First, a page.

Community Auditions. In April, the Swamp Meadow Community Theatre (SMCT) will premiere Folktown: The Story of the Fifth Mary, written by Robert Hollis in collaboration with musicians Aubrey Atwater and Elwood Donnelly, affectionately known in these parts as Atwater-Donnelly. Folktown tells the story of a young girl who learns to trust the song in her heart to lead her through life’s twists and turns. It is told through music, dance, puppetry, and elaborate sets. This new work was written around the stories and music of 22 traditional American and Celtic folk songs.

In developing the play, Hollis is looking to provide an evening of music, song, dance, puppetry and theater, and to move audiences with the heart-warming, new sequel to the age-old story of the Four Marys. Folktown will feature professional musicians along with Atwater and Donnelly. Auditions for the cast are open to the public and will take place on January 7, 10, 11, and 12. Interested individuals should contact Hollis, who will be directing the play, at (401) 397-4740 for more information. The show will run on weekends from April 29 to May 8 at the Captain Isaac Paine Elementary School in Foster.

In other A-D news, the Blackstone River Theatre (549 Broad Street, Cumberland) will present a show with the talented duo on Sunday (the 5th) 7 p.m. Admission is $12. The gig will feature seasonal and holiday material. For reservations or information, call thes BRT at (401) 725-9272. Tickets will also be available at the door.

JAZZ,MAN. Greg Abate will feature music from his new CD, Horace Is Here, at CAV this Saturday (the 4th) at 9:30 and 11 p.m. This is a great time and the perfect place to catch a world-class jazz talent.

Saxophonist Abate’s new project is a tribute to Horace Silver and features Claudio Roditi on trumpet, Hilton Ruiz on piano, Marshall Wood on bass, and Artie Cabral on drums. Abate leads the quintet, of course, and writes and arranges. The Silver tunes on this project include the legendary "Song For My Father" and the funky "Filthy McNasty." Abate has also put in two of his own compositions, title song and "Abate Bop," with lyrical horn lines and hard swinging. Steve Silverman produced Horace and the record is slated for release this month. by KoKo Jazz Records out of Florida.

LETDOWN BOUNCESBACK. It’s been a tough stretch for Letdown. They laid a little low after the death of Allen "Moose" Pearl. Pearl, who died of a blood clot a few weeks back, ran the Patriots Club in Bellingham, Massachusetts with Ron from Letdown and Flagg from WAAF. He left behind a fiancé, and this after his kid had died a year before him. "Moose was a huge influence on not just us but the whole local scene," says Letdown’s Dan Pepin, adding that Scuba Steve of Stranglehold, who died a week later, was also a good friend of the band. "It’s been terrible," he says. But Pepin also wrote in to announce the band was on the rebound and in a big way. "We’ve been playing some big shows around Boston including ‘Fright Night’ with Drowning Pool," says Dan. "We finishing up post-production on the new Letdown album." Pepin joined anther band, Dirty Hands, and started up an album of solo material — the Dan Pepin Orchestra — that you can check out at www.danpepin.com. They will finally be returning to Providence on Saturday for the Shootyz Groove reunion show at the Green Room with Counter Culture and Level Head. "At this rate," he says, "the New Year has got to be better than this one. It has to." It’s sounding like it most certainly will.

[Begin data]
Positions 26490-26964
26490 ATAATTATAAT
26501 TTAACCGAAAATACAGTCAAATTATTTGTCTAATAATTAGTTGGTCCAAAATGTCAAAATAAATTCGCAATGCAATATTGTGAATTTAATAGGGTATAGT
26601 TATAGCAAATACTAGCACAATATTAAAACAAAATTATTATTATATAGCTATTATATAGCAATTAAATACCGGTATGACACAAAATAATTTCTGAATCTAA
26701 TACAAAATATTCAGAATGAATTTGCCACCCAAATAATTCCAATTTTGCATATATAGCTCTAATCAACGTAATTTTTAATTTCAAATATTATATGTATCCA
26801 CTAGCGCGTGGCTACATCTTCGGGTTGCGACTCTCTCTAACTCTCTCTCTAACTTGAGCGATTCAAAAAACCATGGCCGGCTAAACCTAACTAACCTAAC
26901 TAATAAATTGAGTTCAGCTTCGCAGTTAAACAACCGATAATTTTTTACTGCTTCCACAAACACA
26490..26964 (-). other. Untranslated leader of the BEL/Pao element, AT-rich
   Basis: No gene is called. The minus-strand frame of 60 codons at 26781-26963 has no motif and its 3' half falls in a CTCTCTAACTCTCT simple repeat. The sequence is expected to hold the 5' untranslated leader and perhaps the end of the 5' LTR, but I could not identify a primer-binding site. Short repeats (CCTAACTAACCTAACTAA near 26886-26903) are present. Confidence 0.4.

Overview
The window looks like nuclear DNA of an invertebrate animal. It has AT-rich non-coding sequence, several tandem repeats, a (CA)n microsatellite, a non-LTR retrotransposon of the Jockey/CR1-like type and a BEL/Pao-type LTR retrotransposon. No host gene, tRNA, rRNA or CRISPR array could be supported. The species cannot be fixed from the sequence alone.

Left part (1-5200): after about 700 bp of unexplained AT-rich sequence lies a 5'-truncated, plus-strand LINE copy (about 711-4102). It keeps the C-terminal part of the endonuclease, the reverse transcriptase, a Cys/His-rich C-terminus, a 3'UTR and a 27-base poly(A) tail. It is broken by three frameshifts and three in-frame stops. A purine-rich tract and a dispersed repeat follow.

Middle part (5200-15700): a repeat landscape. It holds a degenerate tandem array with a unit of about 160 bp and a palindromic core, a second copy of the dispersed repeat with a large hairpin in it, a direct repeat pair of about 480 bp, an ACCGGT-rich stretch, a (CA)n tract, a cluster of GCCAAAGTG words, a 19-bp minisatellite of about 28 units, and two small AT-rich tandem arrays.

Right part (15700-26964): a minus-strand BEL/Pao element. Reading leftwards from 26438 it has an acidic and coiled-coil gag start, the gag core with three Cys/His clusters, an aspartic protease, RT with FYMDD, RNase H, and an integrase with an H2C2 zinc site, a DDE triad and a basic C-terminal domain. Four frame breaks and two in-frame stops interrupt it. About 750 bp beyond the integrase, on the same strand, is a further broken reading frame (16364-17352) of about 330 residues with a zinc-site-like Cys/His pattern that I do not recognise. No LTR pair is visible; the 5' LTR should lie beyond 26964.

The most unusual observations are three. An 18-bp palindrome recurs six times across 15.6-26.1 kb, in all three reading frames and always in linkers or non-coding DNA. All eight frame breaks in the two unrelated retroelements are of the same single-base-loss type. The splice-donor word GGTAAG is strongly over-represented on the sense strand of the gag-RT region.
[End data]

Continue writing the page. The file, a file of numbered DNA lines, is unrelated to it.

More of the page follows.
WANDERING EYE. The return of funky/acid jazz/hippie rock is near! Nominated four years in a row (2001-2004) for Best Local Jam Band, Jazz Bastards will be celebrating their fifth anniversary on Friday (the 3rd) at the Ocean Mist. Tickets are $6 for 18-plus and $8 for 21-plus. Several special guests are expected to sit in with the band. Headroom will open. Grandevolution plays Friday at Cats in Pawtucket, with LABB and the Tullamores. The cover is $5, doors are at 8 p.m. and it’s 21-plus.

E-mail me with your music news! Big.daddy1@cox.net.


Issue Date: December 3 - 9, 2004